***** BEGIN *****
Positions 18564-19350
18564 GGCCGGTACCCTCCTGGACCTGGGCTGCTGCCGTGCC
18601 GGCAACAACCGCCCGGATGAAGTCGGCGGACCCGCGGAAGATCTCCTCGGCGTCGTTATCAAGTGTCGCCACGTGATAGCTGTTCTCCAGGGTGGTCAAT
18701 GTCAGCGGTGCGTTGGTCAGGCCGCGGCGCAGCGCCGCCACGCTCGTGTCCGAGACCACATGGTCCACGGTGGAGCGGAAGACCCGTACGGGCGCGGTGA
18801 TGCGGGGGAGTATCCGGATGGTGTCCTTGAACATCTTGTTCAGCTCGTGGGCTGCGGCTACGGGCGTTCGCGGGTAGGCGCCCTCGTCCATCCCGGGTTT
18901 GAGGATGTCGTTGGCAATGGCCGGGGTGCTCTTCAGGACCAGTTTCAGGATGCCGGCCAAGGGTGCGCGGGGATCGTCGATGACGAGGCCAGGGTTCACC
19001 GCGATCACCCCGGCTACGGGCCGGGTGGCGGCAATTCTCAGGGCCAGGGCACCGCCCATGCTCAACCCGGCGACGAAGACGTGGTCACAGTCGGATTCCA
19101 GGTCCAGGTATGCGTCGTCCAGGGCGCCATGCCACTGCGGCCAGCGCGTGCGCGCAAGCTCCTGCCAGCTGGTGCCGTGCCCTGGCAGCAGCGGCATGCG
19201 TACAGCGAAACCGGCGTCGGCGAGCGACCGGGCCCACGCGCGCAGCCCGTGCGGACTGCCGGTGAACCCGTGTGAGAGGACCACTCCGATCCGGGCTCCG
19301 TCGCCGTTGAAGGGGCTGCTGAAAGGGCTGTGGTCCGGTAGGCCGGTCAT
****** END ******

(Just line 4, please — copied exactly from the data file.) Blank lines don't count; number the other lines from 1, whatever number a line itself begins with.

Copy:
18701 GTCAGCGGTGCGTTGGTCAGGCCGCGGCGCAGCGCCGCCACGCTCGTGTCCGAGACCACATGGTCCACGGTGGAGCGGAAGACCCGTACGGGCGCGGTGA